In summary, the distance I covered was not insurmountable. I was pleasantly distracted by the environment around me, and was surprised when I had reached the 30km point, and realised that I only had just over half an hour to go.

The actual distance I completed today was 36.66kms, not the 35.44kms that I was scheduled to run – I just found that I could keep going, so I did. I know that I am mentally ultra marathon ready now, and the kms I will run between now and 11 August 2013 are just to keep me there and ensure it is manageable.

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8 Responses to Week 17: the 2/3-3/4 rule

  1. Leese says:

    Great work Di, I can’t believe how far you run! You’re so ultra prepared for your ultra marathon you should do super well (I thought ‘ultra well’ might be overkill :-P). I also use the same strategy when I’m out exercising and perhaps not feeling as motivated as I do other days – instead of thinking how much further I have to walk or swim it’s broken into quarter-blocks so I can tell myself “okay I’ve done a quarter, three more of those can’t be that hard”…and it (usually) isn’t, by the time I get to the halfway or 3/4 mark I’ve forgotten I was blocking it out anyway 🙂 Good luck for this coming week (and so long to your shoes…I use mine 6 days a week just for a walk or gym and they never last out the year like that, so I can only imagine the pairs of shoes now in a very colourful shoe-heaven thanks to you :-P) – have fun! 🙂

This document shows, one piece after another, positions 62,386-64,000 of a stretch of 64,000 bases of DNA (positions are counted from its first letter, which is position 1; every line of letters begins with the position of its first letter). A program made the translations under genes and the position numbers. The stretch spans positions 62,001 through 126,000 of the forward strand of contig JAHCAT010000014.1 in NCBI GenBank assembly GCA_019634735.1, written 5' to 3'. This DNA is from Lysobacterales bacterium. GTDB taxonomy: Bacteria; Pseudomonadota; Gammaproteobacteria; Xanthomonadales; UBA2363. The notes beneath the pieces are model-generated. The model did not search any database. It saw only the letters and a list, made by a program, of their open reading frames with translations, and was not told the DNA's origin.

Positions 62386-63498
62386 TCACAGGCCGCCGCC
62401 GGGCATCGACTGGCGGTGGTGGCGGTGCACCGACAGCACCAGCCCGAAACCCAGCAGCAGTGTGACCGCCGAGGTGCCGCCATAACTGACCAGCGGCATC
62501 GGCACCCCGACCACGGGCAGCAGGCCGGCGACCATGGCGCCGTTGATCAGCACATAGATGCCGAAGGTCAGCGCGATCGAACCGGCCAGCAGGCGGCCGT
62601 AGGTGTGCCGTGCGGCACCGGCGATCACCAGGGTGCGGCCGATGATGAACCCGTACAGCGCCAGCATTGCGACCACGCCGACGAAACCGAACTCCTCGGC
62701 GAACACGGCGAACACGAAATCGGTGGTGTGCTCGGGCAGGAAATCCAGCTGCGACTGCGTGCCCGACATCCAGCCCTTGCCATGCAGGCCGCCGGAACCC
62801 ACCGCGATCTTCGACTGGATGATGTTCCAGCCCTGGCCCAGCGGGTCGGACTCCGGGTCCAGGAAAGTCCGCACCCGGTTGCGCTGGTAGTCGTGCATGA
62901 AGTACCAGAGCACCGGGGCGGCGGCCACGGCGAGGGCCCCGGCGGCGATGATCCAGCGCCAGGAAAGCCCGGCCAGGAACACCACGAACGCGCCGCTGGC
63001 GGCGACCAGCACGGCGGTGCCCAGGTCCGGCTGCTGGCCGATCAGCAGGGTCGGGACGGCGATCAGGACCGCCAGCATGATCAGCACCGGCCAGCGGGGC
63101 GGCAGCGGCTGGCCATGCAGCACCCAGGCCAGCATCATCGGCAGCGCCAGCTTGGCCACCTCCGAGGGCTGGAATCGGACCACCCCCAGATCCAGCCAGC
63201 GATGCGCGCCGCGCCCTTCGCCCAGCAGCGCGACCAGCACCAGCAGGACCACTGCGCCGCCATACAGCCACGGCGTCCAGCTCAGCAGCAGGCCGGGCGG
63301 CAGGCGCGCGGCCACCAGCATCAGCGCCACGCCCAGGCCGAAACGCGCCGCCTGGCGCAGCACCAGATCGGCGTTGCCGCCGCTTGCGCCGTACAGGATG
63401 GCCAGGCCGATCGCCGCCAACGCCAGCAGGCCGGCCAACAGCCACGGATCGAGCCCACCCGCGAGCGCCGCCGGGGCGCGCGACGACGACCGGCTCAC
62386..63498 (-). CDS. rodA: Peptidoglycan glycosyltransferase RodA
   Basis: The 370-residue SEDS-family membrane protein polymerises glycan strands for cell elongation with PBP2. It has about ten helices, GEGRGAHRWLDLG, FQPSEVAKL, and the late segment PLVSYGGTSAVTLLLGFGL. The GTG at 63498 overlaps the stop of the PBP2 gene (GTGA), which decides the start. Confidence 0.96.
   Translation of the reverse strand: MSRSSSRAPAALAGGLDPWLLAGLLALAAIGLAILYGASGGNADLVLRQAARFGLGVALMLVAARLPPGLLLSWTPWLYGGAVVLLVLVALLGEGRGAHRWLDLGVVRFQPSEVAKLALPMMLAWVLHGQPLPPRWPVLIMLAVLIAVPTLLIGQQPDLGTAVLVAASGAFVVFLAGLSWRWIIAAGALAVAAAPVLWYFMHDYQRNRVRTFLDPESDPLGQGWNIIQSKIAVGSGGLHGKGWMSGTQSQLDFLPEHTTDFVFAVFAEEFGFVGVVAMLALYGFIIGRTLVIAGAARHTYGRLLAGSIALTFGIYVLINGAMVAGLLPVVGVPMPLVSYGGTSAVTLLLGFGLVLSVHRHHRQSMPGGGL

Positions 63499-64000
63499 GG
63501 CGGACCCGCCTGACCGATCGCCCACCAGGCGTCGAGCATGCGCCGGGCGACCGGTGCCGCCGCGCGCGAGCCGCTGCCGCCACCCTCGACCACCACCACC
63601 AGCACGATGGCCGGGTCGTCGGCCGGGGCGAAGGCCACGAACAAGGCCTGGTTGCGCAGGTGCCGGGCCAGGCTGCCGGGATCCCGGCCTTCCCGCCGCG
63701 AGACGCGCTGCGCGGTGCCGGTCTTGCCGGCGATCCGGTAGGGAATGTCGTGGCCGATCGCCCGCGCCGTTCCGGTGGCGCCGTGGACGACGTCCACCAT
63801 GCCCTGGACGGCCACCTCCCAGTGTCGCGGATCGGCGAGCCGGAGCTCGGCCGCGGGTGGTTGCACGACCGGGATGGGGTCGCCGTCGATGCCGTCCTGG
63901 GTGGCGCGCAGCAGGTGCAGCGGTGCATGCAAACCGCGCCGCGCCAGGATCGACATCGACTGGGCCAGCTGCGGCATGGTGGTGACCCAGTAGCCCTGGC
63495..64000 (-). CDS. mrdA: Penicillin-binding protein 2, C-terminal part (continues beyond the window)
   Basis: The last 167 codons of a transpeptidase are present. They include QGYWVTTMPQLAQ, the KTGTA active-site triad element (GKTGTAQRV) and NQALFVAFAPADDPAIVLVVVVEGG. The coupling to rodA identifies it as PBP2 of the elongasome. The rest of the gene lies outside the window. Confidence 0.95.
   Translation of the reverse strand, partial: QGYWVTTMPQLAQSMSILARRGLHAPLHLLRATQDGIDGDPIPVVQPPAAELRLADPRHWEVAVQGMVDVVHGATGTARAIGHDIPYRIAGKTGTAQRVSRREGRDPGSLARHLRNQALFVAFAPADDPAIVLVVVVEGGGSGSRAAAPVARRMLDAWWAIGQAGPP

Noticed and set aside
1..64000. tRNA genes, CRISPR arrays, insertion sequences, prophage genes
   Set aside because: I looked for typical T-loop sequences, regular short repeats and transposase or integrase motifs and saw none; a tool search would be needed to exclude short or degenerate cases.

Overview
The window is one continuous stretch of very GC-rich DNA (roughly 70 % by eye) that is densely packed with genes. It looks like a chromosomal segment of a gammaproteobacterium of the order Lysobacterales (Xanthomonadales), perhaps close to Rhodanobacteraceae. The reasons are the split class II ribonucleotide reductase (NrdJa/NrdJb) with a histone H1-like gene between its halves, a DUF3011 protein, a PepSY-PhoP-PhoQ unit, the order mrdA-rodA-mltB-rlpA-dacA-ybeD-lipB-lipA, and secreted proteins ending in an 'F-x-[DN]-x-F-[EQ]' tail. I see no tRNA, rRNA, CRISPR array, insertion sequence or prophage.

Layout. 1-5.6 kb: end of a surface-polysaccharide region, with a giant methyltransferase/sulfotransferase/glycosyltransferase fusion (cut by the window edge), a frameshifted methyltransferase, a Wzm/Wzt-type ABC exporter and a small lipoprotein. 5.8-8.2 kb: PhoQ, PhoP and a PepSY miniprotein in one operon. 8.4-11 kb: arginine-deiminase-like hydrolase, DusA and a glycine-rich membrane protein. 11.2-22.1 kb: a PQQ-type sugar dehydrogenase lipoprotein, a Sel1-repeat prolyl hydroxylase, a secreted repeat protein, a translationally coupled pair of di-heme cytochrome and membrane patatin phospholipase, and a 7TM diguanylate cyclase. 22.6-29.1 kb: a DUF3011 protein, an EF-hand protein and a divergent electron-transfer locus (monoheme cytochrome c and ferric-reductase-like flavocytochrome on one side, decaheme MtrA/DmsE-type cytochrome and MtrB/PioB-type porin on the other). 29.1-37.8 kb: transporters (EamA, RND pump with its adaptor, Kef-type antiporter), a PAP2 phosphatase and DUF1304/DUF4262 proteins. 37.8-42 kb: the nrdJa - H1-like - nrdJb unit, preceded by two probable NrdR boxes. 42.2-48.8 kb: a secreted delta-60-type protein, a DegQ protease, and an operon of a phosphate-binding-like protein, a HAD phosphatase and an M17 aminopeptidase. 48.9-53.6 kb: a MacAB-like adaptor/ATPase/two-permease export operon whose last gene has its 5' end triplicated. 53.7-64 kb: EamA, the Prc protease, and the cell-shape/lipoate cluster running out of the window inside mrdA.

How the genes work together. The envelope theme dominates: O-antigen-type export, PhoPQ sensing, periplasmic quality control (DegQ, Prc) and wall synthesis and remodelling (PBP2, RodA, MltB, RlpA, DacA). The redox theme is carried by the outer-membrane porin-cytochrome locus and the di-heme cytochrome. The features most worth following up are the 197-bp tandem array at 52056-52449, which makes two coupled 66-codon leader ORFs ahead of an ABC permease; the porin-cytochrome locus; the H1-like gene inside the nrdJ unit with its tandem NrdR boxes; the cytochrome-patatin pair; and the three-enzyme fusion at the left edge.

• ultraprimed says:

      Thanks Leese! Breaking challenging distances or even PhDs up into ‘bite size pieces’ makes it possible if you keep plugging away – like you do.